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First Blacks of Emory

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The First Blacks

  • Dr. William C. Hunter, the first African-American faculty member in the Goizueta Business School. He most recently served as Dean of the Tippie College of Business at the University of Iowa from 2006-2012. During his career, he received a Career Achievement Award from the Kellogg Graduate School of Management at Northwestern University (1992) and the President's Award for Excellence from the Federal Reserve Bank of Chicago (1999). 
  • Verdelle Bellamy, one of Emory’s first two African-American nursing students. In 1974, Bellamy became the first African American to receive a gubernatorial appointment to the Georgia Board of Nursing from then-Governor Jimmy Carter; in 1978, she became the first African American president of that board. In 1993, she was inducted into the American Academy of Nursing, the equivalent of a nursing hall of fame. She retired as associate chief of the Nursing Service for Geriatrics at the VA Medical Center in 1998.
  • Allie Saxon, one of Emory’s first two African-American nursing graduates. After earning her Emory degree, Saxon joined the faculty at Winston-Salem State College in North Carolina, which had a training agreement with Grady Hospital. She later moved to the U.S. Department of Health and Human Services in Atlanta and then became a contractor representative for Medicare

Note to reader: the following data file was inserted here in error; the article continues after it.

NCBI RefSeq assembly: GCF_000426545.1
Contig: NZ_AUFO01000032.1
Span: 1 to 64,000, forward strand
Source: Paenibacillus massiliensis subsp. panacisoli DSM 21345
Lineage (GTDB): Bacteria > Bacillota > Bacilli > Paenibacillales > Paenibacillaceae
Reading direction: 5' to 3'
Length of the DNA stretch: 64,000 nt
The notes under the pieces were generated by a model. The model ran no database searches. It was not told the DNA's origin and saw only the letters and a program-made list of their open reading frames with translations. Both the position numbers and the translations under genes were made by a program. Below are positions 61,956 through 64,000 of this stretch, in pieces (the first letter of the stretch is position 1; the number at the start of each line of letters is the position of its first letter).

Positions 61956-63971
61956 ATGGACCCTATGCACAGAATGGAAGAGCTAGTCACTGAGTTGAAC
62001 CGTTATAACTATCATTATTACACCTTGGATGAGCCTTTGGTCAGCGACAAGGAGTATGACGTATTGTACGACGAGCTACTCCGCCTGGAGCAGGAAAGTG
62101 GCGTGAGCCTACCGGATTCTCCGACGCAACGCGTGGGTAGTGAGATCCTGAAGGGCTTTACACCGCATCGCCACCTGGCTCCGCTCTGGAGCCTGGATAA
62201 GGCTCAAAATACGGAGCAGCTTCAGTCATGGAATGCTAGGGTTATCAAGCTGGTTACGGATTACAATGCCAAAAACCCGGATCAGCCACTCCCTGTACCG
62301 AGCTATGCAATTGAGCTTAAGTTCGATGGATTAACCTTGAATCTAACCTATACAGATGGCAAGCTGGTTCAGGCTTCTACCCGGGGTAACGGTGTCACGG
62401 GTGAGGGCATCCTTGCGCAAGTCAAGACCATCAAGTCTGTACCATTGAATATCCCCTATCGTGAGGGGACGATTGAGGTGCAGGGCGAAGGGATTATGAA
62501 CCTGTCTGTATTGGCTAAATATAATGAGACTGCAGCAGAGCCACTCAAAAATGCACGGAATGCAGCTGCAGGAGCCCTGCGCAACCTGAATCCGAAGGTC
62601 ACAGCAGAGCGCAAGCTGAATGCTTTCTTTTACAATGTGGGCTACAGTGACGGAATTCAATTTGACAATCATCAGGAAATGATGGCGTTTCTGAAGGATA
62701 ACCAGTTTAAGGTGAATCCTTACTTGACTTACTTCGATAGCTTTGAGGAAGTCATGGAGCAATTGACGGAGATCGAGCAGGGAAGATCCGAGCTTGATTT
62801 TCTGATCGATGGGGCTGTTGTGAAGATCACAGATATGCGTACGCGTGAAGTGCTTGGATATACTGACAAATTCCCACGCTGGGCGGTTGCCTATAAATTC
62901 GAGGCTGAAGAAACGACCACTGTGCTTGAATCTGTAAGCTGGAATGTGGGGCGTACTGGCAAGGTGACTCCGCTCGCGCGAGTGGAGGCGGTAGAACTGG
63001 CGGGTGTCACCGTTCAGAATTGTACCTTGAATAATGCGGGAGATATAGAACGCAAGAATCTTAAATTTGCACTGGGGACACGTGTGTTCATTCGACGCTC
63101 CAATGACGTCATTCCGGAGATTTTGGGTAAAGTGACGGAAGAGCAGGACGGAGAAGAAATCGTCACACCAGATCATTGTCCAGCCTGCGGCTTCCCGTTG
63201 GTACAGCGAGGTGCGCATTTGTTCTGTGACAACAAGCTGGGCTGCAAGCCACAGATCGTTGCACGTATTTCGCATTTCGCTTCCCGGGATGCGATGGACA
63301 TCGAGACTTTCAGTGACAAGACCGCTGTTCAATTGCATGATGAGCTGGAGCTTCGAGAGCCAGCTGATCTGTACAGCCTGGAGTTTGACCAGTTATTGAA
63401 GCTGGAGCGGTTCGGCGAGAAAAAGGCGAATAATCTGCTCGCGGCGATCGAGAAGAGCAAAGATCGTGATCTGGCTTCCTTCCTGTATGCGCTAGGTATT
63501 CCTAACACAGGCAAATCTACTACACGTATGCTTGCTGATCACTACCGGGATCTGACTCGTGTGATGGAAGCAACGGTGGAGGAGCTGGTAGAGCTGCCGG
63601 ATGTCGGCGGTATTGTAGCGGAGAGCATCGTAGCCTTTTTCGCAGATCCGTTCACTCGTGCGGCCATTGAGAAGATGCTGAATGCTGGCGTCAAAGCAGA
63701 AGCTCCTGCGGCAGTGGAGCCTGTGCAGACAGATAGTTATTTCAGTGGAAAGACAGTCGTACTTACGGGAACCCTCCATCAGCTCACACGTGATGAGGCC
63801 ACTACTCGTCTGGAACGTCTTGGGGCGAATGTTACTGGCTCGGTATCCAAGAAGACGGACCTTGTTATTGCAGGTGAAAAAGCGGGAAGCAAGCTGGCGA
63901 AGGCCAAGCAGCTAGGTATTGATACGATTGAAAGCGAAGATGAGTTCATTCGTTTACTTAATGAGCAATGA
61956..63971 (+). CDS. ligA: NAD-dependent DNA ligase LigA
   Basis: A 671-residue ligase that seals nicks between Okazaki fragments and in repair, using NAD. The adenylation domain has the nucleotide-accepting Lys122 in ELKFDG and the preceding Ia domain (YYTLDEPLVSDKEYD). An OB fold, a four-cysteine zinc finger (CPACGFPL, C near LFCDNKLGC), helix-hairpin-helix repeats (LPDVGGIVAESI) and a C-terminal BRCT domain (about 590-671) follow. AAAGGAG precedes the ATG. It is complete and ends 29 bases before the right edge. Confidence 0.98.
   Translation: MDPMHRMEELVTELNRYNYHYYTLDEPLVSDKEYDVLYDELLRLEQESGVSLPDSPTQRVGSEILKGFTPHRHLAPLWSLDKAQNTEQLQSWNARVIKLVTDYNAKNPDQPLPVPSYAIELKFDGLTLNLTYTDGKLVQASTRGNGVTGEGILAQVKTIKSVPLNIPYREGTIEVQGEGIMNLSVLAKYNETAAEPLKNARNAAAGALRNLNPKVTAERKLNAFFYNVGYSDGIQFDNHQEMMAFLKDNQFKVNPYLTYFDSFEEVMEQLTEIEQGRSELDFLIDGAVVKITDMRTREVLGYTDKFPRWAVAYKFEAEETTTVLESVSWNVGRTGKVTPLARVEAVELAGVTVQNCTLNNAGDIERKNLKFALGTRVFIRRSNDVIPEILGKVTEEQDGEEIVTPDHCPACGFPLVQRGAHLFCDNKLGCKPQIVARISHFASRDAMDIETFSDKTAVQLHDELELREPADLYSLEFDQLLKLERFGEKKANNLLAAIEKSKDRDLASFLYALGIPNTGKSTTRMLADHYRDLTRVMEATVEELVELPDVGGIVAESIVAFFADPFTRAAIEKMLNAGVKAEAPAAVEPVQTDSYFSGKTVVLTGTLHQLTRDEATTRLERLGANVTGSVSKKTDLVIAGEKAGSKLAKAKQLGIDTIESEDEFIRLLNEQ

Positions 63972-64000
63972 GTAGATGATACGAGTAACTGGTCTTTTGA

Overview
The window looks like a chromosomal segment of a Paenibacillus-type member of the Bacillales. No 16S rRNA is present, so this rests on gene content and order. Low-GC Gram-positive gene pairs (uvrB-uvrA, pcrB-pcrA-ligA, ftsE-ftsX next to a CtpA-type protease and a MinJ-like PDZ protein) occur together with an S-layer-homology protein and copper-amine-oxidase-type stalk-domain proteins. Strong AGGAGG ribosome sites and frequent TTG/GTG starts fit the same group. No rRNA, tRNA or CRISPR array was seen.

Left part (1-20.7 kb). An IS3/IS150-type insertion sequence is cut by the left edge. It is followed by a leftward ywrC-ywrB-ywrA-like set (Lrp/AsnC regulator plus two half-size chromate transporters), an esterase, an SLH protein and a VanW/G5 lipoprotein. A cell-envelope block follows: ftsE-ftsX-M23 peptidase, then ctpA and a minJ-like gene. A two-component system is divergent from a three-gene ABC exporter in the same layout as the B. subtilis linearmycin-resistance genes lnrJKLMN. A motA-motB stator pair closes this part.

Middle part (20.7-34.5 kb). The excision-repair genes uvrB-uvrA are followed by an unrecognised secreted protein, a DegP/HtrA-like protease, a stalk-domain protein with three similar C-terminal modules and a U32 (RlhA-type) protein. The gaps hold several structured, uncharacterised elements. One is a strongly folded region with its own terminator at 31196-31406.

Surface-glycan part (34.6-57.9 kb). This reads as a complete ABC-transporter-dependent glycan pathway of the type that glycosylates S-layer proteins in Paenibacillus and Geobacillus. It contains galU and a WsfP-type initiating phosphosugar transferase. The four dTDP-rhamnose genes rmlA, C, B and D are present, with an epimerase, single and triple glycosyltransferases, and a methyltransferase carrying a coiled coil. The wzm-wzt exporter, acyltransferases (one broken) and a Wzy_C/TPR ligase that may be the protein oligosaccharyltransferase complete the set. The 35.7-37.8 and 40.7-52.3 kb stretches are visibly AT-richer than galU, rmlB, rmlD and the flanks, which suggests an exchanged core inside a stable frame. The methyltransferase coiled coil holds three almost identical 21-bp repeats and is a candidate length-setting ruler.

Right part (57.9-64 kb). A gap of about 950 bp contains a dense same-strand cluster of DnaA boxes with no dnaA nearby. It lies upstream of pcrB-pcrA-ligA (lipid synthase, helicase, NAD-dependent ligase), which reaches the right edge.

• Dr. Asa Yancey, the first African-American doctor at Grady Hospital. He developed the first surgical residency program for African-American physicians in the state of eorgia. In 1973, Yancey was elected to the Institute of Medicine of the National Academies. The Asa G. Yancey Health Center, part of the Grady Healthcare System, honors him and is located in northwest Atlanta.
  • Dr. Marshalyn Yeargin-Allsop, the first African American woman to attend in Emory’s School of Medicine earning an MD in 1972; and is today at the forefront of developmental disabilities research. As director of the Developmental Disabilities Branch of the National Center on Birth Defects and Developmental Disabilities (NCBDDD) at the Centers for Disease Control and Prevention (CDC), Yeargin-Allsopp’s path breaking research recently earned her the Arnold J. Capute Award, sponsored by the Council on Children with Disabilities, recognizing “a physician who has made notable contributions to the health and well-being of children with disabilities through service and/or advocacy at the local, state, or national level.” Her findings have been used in a variety of ways, including providing a basis for the recommendation by the American Academy of Pediatrics that all infants undergo a hearing screening. A growing network of eleven surveillance sites is implementing her methods across the country.

The First Blacks of Emory project was curated and researched by Kevin Satterfield (‘15C) in collaboration with Dr. Pellom McDaniels III of the African American Studies department and MARBL (Manuscript, Archives, and Rare Book Library). EBSU is extremely grateful for their selfless contributions to our space through research. 

We salute the individuals above and many others.  *As information becomes available we will update our records.  Please contact EBSU Co-Advisor, Marlon Gibson at with any questions, updates, or concerns.